“I had a sensation last night, Hilda, that it might soon be necessary for me to leave Rome for a while, when the malarial fever is at its height over the summer months. Two months and a few days hence, unless you hear more from me, I would have you deliver the package. You see how, if abroad, I may not be able to achieve that aim, in particular having the package delivered at so precise a day.” She turned the package in her hand, to demonstrate a particular date, written in her careful, looping hand, on the rear.
“Very well, Miriam,” Hilda replied, holding out her hand. “Although I myself had thought of departing Rome and seeing the countryside, as my fellow painters do, I suspect that plan will come to naught.”
“Ah, no! Hilda!” Miriam clutched the packet to her chest. “I would not deprive from you the chance of such a trip for my sake. It is one of the finest pleasures that life as an artist in Rome can offer. One may study the old schools of art in the mountain towns whence they came, in the frescoes of Cimabue and the paintings of Perugino. The long, bright galleries of Florence offer a pause from that sunny, wandering life, that offers its own treasures. No, if you will, we shall go away together. The packet is of little import, and I can undertake myself to return it at such a date, if we do not travel too far!”
“Hilda, I shall not hear another word. It was but a flight of fancy.” Miriam tucked the package back into her skirts. “Let us settle that we will go abroad together when the heat increases.”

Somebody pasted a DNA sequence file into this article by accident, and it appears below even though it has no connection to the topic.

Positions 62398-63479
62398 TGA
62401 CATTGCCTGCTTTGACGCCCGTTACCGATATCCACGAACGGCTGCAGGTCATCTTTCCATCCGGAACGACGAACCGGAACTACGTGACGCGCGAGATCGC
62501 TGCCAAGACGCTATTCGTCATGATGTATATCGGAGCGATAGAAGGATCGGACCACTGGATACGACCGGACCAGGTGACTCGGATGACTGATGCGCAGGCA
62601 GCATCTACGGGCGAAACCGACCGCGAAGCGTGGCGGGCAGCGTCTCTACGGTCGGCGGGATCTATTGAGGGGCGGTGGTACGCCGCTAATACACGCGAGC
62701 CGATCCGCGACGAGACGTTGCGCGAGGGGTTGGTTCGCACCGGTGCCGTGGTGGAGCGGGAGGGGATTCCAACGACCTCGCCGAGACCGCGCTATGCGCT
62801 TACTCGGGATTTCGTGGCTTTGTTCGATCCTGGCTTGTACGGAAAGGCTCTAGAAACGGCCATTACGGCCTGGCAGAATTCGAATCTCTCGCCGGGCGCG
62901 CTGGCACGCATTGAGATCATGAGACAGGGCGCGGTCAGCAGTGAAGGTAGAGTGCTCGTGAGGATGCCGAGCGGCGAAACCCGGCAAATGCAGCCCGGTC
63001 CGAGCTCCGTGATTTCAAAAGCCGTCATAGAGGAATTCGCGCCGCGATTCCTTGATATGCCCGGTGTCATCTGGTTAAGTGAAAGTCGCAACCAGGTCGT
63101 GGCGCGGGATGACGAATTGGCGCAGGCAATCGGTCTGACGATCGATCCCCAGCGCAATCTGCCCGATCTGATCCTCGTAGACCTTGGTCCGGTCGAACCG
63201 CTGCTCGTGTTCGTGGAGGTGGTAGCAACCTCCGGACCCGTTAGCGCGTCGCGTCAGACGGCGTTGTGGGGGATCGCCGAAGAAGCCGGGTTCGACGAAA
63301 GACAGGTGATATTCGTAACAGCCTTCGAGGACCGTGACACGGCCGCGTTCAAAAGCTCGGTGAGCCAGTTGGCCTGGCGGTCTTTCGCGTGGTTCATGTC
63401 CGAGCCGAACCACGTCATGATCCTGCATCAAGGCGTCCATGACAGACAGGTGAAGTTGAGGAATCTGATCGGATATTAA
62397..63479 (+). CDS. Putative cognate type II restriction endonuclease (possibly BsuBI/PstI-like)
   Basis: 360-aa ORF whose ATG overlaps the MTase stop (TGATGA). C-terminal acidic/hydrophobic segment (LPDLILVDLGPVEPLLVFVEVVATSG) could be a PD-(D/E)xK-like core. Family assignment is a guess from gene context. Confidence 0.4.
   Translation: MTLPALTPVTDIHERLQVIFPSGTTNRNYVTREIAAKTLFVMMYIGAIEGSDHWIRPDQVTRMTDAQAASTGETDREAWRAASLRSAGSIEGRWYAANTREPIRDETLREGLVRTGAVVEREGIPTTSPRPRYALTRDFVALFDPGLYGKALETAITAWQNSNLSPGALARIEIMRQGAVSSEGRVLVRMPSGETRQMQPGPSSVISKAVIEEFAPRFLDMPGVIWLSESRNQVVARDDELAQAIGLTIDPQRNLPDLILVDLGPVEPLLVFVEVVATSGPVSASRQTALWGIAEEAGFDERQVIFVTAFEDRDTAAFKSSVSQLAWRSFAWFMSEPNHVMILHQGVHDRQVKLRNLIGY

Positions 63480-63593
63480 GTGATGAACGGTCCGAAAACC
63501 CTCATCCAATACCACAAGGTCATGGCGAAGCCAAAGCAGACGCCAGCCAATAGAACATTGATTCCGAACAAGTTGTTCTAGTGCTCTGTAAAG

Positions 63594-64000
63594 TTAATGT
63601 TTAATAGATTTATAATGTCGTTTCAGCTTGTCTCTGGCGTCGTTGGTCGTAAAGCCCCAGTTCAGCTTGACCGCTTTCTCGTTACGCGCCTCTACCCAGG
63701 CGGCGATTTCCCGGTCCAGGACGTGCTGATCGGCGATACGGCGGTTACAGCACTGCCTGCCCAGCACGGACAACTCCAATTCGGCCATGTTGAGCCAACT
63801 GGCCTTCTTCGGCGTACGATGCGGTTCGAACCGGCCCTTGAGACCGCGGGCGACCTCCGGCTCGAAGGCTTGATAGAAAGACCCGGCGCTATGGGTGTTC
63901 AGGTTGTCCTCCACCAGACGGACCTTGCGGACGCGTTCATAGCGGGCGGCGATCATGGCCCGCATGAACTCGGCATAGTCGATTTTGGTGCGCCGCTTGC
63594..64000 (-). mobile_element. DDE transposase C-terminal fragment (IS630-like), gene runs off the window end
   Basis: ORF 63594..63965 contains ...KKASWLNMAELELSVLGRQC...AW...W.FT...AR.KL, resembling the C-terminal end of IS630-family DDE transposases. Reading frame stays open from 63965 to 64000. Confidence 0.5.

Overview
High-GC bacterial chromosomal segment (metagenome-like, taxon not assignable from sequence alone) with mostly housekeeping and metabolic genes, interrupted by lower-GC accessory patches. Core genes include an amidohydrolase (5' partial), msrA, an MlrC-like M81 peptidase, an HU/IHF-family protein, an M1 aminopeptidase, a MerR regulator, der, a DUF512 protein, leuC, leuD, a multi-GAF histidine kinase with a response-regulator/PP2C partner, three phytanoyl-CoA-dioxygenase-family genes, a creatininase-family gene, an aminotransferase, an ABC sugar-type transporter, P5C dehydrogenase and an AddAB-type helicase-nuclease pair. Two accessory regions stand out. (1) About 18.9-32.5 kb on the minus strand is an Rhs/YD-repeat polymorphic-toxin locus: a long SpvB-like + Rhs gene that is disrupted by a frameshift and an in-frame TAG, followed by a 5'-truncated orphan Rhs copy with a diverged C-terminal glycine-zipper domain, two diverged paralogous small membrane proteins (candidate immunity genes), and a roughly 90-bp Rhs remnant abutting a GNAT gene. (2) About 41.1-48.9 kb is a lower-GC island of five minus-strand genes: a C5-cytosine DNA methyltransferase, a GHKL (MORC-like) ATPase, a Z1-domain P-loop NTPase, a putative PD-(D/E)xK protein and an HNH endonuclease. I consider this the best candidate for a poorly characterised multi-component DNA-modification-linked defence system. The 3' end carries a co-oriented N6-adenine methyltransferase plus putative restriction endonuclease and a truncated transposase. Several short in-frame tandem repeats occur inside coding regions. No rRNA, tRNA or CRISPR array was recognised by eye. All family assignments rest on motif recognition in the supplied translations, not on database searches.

“Very well, Miriam. You may show me the opportunities that lay outside this sweet city, and we may return to it refreshed and able to continue our work in peace.”
“Farewell, then,” said her visitor. “I leave you in your dovecote with your masterpiece.” And so Miriam took her leave and went down the long descent of the staircase, leaving Hilda alone indeed, with both her Beatrice and her Donatello. Covering the painting again, as though to shield its innocence, she unfolded the drawing that she had partly crumpled, spreading its corners across her worktable.
“Yes, it is really an excellent and most fateful likeness!” she murmured to herself. “And not at all what I had intended.” Having taken to the art of reproducing so swiftly, Hilda had never yet experienced the uncertainty and self-doubt that came with producing a piece so different from the intention she had held in her mind’s eye. To her, the secret meaning of the sketch was clear: she had uncovered a truth about her friend’s character that had been concealed from her. She could not, like Kenyon, admit of some moral excuse; the Archangel’s pure and piercing gaze became in some way her own, and she felt assured of the righteous nature of his judgment. Still, she wished never to see a fellow creature suffer, and so she wished only that Donatello might, by one of those miraculous turns of Fate that so often dictate the bonds of human friendship, release Miriam, and so she and Kenyon also, from their bonds.